Chicago-based upright, electric, and brass bassist Matt Ulery has made a name for himself in the jazz community. In addition to solid musicianship on his instruments, he is known for his distinct blend of American/European/South American folk traditions, classical, and jazz. He has a trio, his group "Loom," and he recently put out a new album, featuring 27 piece big band arrangements, titled "Loom/Large" that continues to showcase his creative output. This particular track is off of his 2007 release with Loom titled Music Box Ballerina. The track centers around a rhythmic groove built on three measures of 4/4 time with a turnaround in 3/8, which allows for interesting moments of phrasing and rhythmic layering. I have been fortunate enough to see him a couple times live and perform this track over the summer, which you can check out here.
I definitely encourage you to check out more of his music, and if you want an album steeped in his character as a composer, check out his release By A Little Light, an album that includes singer Grazyna Auguscik and Grammy winning contemporary classical ensemble Eighth Blackbird.
Jack Pirtle's Neon Livers by MonoNeon
Those who browse YouTube in search of great musicians have definitely gotten hip to Dwayne "MonoNeon" Thomas Jr., a bass guitarist who is known equally for his strong musicianship and his entirely neon-colored attire. This Tennessee musician, born to a family of musicians, has learned the bass guitar simply through years of listening and playing experience. He plays the bass guitar just like Jimi Hendrix played the electric guitar: upside-down and left handed. This allows him to have more bending on the higher strings, a sound he makes use of frequently. MonoNeon has worked with Tye Tribett, Ghost Note (Snarky Puppy drummer Robert "Sput" Searight side-project), Ne-Yo, Bootsy Collins, Georgia Anne Muldrow, David "Fuse" Fluczynski (guitarist for Hiromi's group SonicBloom and Berklee College of Music Instructor), and has received nods from artists like Marcus Miller, who was quoted as saying MonoNeon is a "young bad cat" on the bass playing scene. He was also one of the last musicians to record and perform with Prince before his passing.
What I love about MonoNeon, aside from his great bass playing, is his intentional submersion in all art forms. A quick browse of his YouTube channel shows him playing along to other musician's videos, playing along to speech, and performing various genres including electronic, funk, microtonal music, and jazz. At the end of each video is own set of artistic standards to which he holds himself to, including creating art every day and living in and around his mistakes during his journey of personal growth, two ideologies that define his authenticity as an artist. This short, quirky funk track shows his desire to shamelessly highlight his personality. Seriously, get hip to this bassist and delight in his musical endeavors!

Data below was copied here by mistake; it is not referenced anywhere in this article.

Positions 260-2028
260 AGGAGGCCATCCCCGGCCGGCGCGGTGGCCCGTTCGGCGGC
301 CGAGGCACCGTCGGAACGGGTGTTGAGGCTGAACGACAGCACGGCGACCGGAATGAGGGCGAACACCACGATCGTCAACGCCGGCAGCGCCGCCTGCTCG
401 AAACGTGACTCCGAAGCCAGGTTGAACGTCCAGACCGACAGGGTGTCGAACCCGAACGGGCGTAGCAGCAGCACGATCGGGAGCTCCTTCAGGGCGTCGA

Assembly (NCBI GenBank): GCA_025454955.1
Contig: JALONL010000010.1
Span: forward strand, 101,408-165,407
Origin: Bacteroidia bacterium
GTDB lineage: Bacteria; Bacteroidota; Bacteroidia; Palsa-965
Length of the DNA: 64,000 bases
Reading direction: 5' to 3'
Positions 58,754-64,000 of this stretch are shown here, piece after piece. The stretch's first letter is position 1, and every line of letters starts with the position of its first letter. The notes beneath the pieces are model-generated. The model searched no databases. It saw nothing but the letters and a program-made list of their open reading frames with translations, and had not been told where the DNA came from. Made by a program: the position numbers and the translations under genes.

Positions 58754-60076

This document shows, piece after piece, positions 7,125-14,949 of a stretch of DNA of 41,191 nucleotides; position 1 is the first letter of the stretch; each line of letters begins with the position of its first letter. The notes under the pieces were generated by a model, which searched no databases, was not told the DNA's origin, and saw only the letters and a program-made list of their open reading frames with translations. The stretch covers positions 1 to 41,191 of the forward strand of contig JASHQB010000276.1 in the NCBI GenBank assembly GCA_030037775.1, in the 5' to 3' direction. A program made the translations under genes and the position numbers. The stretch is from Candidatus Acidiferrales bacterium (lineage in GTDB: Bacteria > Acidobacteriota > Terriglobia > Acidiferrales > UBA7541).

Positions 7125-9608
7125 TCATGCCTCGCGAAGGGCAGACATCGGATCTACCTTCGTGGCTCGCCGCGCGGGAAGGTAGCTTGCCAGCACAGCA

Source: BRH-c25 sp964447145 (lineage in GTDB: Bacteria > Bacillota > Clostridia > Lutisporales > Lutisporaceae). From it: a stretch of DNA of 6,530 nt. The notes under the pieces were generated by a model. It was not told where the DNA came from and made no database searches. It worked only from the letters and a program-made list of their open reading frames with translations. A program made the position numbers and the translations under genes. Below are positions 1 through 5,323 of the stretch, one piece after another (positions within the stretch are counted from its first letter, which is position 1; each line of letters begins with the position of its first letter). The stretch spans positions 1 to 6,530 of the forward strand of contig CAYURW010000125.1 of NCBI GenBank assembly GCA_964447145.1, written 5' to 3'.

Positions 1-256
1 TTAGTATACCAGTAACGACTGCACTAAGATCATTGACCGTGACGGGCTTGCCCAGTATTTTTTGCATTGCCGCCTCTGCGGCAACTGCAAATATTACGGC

Cold Crush by Kirkis
Known mainly in electronic music circles (go figure), Kirkis is the artist name of Hiatus Kaityote keyboard/synth player Simon Mavin. You can check out a video highlighting some of his influences here. This particular track comes off of his most recent release, titled Cold Crush, which includes the original track, a remix by Mndsgn, and the instrumental versions of both tracks. This track is relaxed, grooving, and washed with colorful sounds and textures. I definitely encourage you to check out the remix as well, it is a well done reimagining of the song and highlights the similar production/sound choices between the two artists. Plus, if you haven't heard anything from the band he is involved in, check out this tune off of their first album (Tawk Tomahawk), a tune featuring Q-Tip entitled "Nakamarra."
Clockwords by Meshuggah
Those who know my music tastes well have heard me mention Meshuggah on occasion as one of my favorite bands. Those in musical academia who have never heard of this group should definitely check out composer/guitarist Derek Johnson's explanation of their album Catchy 33 in this video. Whether or not you are a fan of metal, this band's contribution to music, especially metal, continues to inspire newer sounds, a dedication to strong musicianship, and an attention to tight, rhythmic groove build on a heavy sonic foundation. Their music thrives on a pulse, a driving engine of sound that ensnares the listener in their hypnotic grooves. The endurance and technical facility of this band cannot be understated, especially when you consider how equally difficult it is to execute their songs as it is for typical metal guitar "shredders" to dazzle with instrumental gymnastics (sweep-picked arpeggios, multi-finger tapping licks, etc).
This tune is off of their brand new album, Violent Sleep of Reason, a much-welcomed followup to their previous release Koloss, an album I could not stop going back to the past couple of years. What makes this album that much more indicative of Meshuggah's level of musicianship and experience is that it is entirely recorded live in the studio, rather than first recorded and then rehearsed for the stage. The intricate patterns, the wall of sound engulfing the listener, and the frantic syncopations overtop a steady pulse make this tune a great introduction to the album. If you still doubt their ability to play this tune, check out a studio performance from drummer Tomas Haake in this video.
Shake Loose by Donny McCaslin
Donny McCaslin's quartet was definitely exciting to discover in a live performance setting. I had purchased a ticket on recommendation from some friends, and we traveled to Holland, MI to see this group live at The Knickerbocker Theater. What I was treated to during the show was a raw display of jazz fusion that easily warranted their Grammy nominations. Each player easily could have their own groups (each player plays with a variety of world class musicians) and yet they all work so well together. It's worth mentioning that Henry Hey was a sub that night, but his application of synthesizers and keyboards to the band's sound were a great fit in Jason Lidner's absence. On drums we have jazz/electronic drumming expert Mark Guiliana and bass virtuoso Tim Lefebvre, both who have been featured on several drumming and bass playing publications. This unit is sounds so good together that David Bowie hired them to collaborate on his final release, Black Star.
Donny McCaslin wanted to capture the band's live energy and sound in Beyond Now, and with this first track leading the album, I feel the presence of the group. It feels like the players are interacting, leading each other to dynamic swells and texture shifts throughout the track. Browse Donny McCaslin's catalogue, I would recommend listening also to "Stadium Jazz," the first tune performed on that concert in Holland, MI.